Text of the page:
“Bizarre Love Triangle” is peak 1980s electronic dance club culture and will, without a doubt, get you moving, whether in the club or on your commute from Skinner to Kenyon. What makes the ’94 version so cool is its efficient instrumentation: the electronic instruments whose sounds are repurposed from the original redefine the overall mood of the song to better fit the surprisingly heartbreaking lyrics. This version masterfully highlights the touch of sadness while also maintaining the upbeat, ecstatic liberties of the resplendent synth, bass and strings. Furthermore, if you really keep your ears open, you might hear the cheerful and beloved ding of a wild cow bell. The melody is gripping, especially near the end at the 2:45 mark, right after the start of the instrumental break. It fades in and out with a deep, nostalgic resonance that makes you want to reminisce about the moments in life that you can’t help but miss, but are glad to have moved on from.It’s  like a soothing syrup for my ears—I won’t waste your time trying to explain why. It seriously makes me want to bawl.. But all praise should go to the bassline. Bottom line, the bass is the glue that unites the chippy, glitch-like synth with the up-and-down glide of the virtual strings. Note: I’ve only managed to find this on YouTube, so if you’re feeling rebellious, you can just convert the video into an audio file and load it up on your phone (which I did, to the disappointment of my FBI agent).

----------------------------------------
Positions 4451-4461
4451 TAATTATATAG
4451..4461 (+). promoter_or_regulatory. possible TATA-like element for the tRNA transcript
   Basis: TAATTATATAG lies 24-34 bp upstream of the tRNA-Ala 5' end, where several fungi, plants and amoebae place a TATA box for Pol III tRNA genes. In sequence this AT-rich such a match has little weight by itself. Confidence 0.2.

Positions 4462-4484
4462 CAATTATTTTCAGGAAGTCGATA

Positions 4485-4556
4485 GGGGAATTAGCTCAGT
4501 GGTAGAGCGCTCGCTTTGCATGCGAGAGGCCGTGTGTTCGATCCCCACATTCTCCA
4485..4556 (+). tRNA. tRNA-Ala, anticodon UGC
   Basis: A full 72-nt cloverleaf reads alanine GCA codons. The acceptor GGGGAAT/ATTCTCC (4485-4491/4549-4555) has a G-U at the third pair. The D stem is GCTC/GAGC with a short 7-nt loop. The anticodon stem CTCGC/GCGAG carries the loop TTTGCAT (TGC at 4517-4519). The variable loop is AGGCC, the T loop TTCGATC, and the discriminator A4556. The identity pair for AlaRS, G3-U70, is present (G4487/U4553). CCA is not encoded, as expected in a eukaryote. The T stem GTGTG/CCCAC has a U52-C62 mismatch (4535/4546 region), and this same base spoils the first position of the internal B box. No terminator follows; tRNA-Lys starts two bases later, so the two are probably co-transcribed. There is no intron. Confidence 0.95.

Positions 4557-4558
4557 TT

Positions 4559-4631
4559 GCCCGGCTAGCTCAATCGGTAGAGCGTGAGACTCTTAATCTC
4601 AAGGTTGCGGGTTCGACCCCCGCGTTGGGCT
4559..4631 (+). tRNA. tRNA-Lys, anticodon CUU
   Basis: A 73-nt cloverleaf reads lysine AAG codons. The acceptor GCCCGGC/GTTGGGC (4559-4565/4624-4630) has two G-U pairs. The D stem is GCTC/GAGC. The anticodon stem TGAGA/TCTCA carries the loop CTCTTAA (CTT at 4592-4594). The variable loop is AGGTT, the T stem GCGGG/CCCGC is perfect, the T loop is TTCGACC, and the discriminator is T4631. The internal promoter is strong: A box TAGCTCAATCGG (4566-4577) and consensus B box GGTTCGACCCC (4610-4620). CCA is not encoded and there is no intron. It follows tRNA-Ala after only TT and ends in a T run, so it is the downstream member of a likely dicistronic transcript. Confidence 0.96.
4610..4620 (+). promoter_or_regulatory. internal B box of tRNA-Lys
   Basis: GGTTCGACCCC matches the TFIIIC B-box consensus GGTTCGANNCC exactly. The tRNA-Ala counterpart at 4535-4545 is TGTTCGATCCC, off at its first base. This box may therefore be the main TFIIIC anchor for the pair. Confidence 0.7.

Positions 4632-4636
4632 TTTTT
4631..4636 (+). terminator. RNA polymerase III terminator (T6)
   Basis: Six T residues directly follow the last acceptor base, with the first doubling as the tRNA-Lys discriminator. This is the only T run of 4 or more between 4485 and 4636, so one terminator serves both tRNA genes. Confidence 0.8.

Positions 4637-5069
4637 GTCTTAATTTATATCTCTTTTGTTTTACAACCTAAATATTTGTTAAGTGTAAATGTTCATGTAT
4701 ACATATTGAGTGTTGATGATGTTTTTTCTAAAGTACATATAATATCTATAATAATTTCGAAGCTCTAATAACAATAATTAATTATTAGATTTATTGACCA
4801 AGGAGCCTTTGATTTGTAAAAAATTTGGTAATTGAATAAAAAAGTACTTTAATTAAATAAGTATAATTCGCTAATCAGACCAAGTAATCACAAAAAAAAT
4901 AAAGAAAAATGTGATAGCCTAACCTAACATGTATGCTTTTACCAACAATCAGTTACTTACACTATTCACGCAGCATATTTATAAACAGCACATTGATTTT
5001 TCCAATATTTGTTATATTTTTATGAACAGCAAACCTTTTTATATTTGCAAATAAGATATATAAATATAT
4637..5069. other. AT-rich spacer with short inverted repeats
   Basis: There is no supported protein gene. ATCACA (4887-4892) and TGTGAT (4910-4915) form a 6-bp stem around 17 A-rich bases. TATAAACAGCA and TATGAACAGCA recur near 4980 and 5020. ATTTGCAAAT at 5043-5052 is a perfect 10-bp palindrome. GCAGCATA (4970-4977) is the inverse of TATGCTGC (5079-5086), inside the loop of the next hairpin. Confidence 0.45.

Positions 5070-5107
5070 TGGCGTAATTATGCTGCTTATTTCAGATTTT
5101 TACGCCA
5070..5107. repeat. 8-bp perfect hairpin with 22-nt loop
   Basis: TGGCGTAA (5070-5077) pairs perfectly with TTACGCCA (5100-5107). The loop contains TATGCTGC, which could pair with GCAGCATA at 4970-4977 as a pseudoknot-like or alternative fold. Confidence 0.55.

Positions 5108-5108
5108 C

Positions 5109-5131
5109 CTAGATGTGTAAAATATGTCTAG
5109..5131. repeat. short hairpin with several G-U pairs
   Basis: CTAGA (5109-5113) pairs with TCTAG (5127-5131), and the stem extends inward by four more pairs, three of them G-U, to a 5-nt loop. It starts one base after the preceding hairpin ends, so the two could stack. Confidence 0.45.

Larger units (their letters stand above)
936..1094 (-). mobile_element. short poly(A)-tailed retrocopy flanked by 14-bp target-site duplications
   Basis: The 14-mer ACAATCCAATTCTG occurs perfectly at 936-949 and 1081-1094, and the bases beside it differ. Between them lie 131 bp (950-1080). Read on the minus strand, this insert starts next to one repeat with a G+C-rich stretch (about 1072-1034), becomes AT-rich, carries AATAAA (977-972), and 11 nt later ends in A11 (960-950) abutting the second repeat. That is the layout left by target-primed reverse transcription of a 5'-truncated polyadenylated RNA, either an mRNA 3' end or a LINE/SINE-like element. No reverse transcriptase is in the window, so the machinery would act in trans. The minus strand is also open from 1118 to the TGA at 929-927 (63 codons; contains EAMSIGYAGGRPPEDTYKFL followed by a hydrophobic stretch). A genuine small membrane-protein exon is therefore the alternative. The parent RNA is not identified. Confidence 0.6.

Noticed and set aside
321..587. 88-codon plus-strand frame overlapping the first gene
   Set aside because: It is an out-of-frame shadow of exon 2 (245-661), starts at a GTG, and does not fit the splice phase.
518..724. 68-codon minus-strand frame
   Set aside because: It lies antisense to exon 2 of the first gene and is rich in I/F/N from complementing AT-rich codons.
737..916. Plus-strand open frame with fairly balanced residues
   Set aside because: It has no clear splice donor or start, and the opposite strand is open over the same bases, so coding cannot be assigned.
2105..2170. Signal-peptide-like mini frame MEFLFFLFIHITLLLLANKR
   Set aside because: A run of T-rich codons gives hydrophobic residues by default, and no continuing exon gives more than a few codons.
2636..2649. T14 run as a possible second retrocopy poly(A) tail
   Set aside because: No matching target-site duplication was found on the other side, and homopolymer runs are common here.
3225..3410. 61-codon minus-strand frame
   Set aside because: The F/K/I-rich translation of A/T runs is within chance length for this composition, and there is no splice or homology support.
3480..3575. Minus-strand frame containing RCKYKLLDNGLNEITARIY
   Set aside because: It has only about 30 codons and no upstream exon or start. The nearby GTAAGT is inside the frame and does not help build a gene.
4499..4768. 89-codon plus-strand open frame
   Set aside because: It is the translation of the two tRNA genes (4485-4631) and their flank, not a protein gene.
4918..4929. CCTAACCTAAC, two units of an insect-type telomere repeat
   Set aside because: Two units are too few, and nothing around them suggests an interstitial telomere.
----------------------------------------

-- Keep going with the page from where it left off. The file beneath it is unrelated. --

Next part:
Charli XCX & Troye Sivan, “1999 [Alphalove Remix]”

Via Flickr.